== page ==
GM signs agreement to sell Hummer brand to Chinese company
General Motors Co. said it signed a definitive agreement to sell its Hummer sport utility brand to a Chinese heavy-equipment maker, potentially achieving an important goal in the U.S. auto company’s post-bankruptcy makeover.
Sichuan Tengzhong Heavy Industrial Machinery Co. intends to purchase Hummer through an investment entity, in which it would hold an 80% stake, GM said in a statement Friday. Suolang Duoji, a private entrepreneur, would hold the remaining 20%. Duoji’s holdings include Lumena Resources Corp. in Hong Kong.
Although terms of the deal weren’t disclosed, reports published in China said Tengzhong would pay $150 million for Hummer. The deal follows lengthy talks that were first disclosed in June, when GM and Tengzhong said they had reached a preliminary agreement.
The Chinese company, based in Sichuan province, would acquire the Hummer brand and trademark, as well as a license to manufacture the vehicles. It also would inherit the existing Hummer dealership agreements.
Signing an agreement is no guarantee a transaction will be completed -- as GM learned last week when the deal to sell its Saturn unit to a U.S. auto dealership chain fell through.
“In the auto industry that we’re in today, nothing is final until it’s final,” said analyst Rebecca Lindland of IHS Global Insight. “Whether it’s Saturn or this deal, the risk is always there that it will fall through.”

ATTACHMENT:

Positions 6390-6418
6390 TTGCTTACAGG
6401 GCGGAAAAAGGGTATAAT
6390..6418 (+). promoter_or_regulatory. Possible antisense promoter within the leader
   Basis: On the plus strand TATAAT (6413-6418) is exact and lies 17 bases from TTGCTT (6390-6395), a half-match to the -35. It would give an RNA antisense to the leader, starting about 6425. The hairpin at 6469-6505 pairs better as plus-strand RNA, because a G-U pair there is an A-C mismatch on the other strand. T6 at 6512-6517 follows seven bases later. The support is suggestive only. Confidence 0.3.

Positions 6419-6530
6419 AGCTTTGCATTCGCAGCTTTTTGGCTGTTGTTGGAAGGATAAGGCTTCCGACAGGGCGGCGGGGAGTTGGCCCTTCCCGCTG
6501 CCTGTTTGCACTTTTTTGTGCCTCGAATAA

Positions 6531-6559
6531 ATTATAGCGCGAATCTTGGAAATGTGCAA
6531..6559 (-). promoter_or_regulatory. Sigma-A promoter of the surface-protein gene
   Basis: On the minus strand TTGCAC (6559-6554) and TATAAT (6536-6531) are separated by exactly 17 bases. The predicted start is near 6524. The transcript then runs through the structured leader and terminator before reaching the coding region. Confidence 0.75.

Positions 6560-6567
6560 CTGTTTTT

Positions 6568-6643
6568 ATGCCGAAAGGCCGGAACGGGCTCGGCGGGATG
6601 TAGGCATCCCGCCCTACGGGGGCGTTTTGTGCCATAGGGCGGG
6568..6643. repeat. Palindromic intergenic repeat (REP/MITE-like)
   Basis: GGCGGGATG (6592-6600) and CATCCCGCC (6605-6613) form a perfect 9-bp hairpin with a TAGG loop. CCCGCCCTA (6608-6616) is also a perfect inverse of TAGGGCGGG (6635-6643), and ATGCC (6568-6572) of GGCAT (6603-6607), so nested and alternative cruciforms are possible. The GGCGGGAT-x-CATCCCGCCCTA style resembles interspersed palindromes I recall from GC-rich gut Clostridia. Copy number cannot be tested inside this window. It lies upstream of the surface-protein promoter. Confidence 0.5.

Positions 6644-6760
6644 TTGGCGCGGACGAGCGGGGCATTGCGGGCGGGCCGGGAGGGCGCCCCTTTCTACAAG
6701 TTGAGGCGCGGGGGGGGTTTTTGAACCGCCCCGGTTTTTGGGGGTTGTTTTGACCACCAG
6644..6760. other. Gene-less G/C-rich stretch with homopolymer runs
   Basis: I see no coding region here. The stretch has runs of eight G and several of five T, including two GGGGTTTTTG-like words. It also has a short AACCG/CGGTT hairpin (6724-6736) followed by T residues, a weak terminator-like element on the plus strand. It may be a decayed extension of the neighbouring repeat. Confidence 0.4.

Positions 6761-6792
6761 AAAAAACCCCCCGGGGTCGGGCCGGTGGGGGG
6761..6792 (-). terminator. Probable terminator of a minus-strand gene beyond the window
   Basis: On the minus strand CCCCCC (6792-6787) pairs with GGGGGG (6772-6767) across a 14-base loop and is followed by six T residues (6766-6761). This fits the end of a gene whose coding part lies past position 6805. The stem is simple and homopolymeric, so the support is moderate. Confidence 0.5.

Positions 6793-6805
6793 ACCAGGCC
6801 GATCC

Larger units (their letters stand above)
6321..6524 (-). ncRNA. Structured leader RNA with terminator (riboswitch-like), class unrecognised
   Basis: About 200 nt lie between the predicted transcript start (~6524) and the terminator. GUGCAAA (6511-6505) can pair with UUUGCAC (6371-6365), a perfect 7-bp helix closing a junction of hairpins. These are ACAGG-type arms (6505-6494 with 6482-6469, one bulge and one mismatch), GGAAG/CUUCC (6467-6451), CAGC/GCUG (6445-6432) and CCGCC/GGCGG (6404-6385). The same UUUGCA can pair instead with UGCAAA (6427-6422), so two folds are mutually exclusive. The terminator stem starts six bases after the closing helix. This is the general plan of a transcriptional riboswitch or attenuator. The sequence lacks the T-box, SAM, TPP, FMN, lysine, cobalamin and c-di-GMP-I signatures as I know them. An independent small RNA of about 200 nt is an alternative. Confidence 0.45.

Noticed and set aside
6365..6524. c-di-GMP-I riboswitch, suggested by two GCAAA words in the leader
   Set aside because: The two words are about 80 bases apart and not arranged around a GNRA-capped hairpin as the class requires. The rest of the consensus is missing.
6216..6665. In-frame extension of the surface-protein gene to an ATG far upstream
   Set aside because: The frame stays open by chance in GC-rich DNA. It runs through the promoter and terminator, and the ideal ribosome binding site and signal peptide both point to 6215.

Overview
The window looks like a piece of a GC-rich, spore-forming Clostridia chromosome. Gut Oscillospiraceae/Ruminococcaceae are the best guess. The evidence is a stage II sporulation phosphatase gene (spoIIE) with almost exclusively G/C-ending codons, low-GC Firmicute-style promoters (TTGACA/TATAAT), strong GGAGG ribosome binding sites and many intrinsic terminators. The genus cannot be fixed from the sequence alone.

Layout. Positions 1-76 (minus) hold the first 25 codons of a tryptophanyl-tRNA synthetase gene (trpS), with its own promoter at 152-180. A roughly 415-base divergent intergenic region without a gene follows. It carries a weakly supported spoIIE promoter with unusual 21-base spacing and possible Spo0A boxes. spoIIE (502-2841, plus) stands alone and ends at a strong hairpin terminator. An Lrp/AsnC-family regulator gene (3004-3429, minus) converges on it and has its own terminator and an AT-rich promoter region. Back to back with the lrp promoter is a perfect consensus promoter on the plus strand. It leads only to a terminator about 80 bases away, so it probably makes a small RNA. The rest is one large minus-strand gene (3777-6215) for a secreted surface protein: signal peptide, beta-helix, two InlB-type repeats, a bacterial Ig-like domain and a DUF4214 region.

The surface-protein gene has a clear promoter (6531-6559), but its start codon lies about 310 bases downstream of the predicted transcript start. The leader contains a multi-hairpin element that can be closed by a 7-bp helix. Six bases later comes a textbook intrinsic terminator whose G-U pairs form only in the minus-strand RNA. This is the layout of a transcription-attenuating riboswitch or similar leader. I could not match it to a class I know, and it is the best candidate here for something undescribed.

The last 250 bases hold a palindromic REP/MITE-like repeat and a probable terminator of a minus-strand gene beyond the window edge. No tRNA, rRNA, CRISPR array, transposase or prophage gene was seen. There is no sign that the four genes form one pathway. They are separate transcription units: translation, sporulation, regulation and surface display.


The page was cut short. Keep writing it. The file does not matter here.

Selling Hummer is part of GM’s post-bankruptcy plan to focus on four key auto brands: Chevrolet, Buick, GMC and Cadillac. GM is in talks to sell its Sweden-based Saab unit and is closing its Pontiac division. It also will shut down Saturn now that the deal to sell it to Penske Automotive Group Inc. is dead.
About 3,000 jobs in the U.S. are tied to building and selling Hummer vehicles. Under terms of the deal, assembly plants in Louisiana and Indiana would continue to produce Hummers under contract for Tengzhong until June 2011, with an optional one-year extension until June 2012.
It’s unclear where production will be located after that, although Tengzhong spokeswoman Christina Stenson said the company was “looking for a long-term U.S. manufacturing solution.”
“The U.S. is the biggest market for Hummer, so they need to be manufacturing vehicles here,” she said.
It was Penske’s failure to come to terms with a manufacturer that caused the deal to buy Saturn to fall apart.
Tengzhong may open a Hummer assembly plant in China at some point, Stenson said.
Lindland noted that in recent years, the hulking Hummer SUVs have become a target of environmentalists because of poor fuel economy. The 2010 Hummer H3 has a combined city-highway fuel economy rating of 15 miles per gallon, according to the Environmental Protection Agency.
Hummer sales plummeted almost 82% in September and are down almost 64% this year.
“This deal is a new lease on life for the brand, but it’s a brand that has a lot to overcome in terms of image,” Lindland said. “Hummer epitomizes where the economy was pre-recession, and it’s going to take some pretty creative marketing to change people’s perception of the brand.”
That said, the Hummer brand may survive whereas the more eco-friendly Saturn is history. And despite its image problems in the U.S., the Hummer brand carries considerable cachet in China. Yang Yi, Tengzhong’s chief executive, said in June that the brand is “synonymous with adventure, freedom and exhilaration.”
The deal will require regulatory approval from the U.S. and Chinese governments. The transaction is expected to close late this year or early next year.